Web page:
Crumbling ground beneath their feet

Sports

Australian skipper Michael Clarke stood staring at the pitch long after he had fallen to a Ravichandran Ashwin delivery, one that had taken a long and urgent right turn towards the stumps. Clarke had anticipated meeting the ball at hip-height but it merely reached his knees. The man who seemed to have mastered the dusty Chepauk pitch in the first innings had misread the bounce by at least a foot in the second.

The spot that conned Clarke wasn't the only grey area on the pitch. On either side of him were unpredictable patches that had foxed batsmen who were now resting in the Aussie dressing room. The scuffed up surface on his right had accounted for Shane Watson. The right-handed stand-in opener, padding up first as David Warner was dealing with a minor illness, had thought that Ashwin's flighted ball would reach his shin after pitching. But it actually rose to kiss his gloves and balloon into Virender Sehwag's hands at slips.

To Clarke's left was an abrasive depression which if captured on film could be passed off as an image beamed down by Hubble. The crater, the size of a dart board, had abruptly ended number four bat Phillip Hughes' stay at the crease. As was expected, left-arm spinner Ravindra Jadeja had placed the ball in the rough outside left-hander Hughes' off-stump. Having seen the labyrinth of cracks on the broken soil, Hughes expected the ball to rise to his rib cage. Not sure if he underestimated Jadeja or if it was the surface, but the ball rocketed to his face. As Hughes came up with an instinctive act of defence, the ball once again took the glove before reaching Sehwag in the cordon.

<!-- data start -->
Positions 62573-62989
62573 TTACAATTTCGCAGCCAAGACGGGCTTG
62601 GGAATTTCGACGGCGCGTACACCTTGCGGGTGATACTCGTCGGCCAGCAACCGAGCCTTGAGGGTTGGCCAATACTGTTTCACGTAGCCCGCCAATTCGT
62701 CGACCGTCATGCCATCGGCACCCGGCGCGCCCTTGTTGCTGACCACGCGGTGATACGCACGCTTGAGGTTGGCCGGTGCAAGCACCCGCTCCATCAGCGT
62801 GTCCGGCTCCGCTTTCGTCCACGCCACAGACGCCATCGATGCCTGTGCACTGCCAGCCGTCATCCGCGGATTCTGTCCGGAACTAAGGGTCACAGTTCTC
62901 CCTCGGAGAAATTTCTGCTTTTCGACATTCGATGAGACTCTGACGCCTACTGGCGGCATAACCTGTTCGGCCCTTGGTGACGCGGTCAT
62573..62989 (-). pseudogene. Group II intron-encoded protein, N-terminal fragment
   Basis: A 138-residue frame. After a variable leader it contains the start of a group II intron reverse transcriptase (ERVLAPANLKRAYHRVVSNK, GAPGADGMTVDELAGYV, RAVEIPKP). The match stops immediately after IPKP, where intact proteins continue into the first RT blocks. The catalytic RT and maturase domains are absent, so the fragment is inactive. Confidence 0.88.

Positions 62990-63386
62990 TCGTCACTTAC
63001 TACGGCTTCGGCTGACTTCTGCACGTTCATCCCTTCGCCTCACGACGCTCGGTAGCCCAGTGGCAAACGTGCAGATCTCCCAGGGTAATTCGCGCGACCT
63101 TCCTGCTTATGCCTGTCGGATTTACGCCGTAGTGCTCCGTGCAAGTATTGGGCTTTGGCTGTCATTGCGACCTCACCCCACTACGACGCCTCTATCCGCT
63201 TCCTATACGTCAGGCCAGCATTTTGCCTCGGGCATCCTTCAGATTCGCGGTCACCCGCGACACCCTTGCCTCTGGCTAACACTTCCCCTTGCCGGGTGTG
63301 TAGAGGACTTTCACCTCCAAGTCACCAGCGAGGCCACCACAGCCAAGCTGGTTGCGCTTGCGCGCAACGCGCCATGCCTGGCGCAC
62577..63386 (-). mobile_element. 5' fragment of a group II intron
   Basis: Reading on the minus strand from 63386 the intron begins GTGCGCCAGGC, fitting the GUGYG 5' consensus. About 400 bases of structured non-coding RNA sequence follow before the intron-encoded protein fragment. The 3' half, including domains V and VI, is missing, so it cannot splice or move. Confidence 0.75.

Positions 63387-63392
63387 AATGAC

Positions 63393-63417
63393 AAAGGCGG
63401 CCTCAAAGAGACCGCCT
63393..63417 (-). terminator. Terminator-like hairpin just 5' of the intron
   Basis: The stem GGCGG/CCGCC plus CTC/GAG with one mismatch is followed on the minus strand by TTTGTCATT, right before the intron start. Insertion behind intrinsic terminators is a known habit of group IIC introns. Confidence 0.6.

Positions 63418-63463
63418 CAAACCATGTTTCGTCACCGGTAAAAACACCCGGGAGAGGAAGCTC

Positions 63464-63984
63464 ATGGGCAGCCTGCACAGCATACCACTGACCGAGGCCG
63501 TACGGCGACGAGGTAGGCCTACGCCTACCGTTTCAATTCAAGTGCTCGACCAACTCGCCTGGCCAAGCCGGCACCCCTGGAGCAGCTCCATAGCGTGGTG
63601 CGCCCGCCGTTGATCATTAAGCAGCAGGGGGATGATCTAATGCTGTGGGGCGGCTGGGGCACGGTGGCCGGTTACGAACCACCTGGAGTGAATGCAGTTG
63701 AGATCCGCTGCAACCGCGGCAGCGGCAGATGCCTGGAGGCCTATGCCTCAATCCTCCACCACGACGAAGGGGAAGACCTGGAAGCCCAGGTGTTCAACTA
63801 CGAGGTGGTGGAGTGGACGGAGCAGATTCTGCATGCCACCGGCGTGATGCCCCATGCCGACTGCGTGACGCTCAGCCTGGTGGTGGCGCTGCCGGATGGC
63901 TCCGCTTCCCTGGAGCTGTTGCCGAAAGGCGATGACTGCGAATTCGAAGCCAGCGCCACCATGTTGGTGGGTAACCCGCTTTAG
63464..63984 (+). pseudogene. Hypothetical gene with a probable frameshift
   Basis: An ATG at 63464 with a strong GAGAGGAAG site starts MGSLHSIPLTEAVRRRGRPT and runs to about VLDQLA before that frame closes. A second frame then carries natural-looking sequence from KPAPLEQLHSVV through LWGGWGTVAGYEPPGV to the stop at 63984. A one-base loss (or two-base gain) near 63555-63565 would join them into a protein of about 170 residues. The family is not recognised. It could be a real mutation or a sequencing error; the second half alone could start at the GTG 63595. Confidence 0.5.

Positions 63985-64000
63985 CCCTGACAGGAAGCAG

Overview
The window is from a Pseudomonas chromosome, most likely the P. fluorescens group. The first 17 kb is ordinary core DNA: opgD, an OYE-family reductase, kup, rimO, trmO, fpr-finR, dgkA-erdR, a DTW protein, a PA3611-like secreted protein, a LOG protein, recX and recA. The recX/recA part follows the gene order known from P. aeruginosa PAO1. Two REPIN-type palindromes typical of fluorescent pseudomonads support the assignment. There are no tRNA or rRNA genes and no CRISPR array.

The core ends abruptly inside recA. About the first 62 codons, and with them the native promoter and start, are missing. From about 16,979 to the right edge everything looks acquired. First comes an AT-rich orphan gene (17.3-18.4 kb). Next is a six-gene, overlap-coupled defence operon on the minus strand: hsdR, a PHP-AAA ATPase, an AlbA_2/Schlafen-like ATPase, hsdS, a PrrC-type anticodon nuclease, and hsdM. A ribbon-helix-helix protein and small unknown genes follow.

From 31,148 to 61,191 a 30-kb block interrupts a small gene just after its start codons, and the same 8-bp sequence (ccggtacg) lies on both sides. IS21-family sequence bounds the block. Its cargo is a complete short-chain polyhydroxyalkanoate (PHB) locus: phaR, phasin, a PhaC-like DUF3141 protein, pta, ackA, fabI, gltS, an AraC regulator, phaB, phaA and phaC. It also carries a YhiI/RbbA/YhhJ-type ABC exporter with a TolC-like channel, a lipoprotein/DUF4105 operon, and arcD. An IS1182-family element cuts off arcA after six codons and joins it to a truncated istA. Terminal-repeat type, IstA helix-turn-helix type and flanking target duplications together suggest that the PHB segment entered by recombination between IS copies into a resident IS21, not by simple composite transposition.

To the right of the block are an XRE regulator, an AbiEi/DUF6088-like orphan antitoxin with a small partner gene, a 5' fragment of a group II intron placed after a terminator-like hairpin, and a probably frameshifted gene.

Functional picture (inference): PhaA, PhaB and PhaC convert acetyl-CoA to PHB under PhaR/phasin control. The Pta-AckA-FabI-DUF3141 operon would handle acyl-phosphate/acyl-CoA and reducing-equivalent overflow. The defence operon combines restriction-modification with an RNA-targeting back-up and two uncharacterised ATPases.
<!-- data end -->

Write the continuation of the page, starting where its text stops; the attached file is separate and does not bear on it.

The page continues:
Dazed and confused

The fourth day wear-and-tear on the pitch was acting up and the Indians had the resources plus the skills to exploit the conditions. The Australian batsmen, following Mahendra Singh Dhoni's assault, were too dazed and tired to take the ultimate test — facing three spinners on a rapidly breaking wicket. Coaches talk about playing with soft hands, rotating the strike and punishing the loose balls on a pitch with variable bounce. Watson, Warner, Cowan and Clarke all played by the book but on this Day Four Chepauk pitch, there was always that unplayable ball lurking around the corner, always emerging unannounced.

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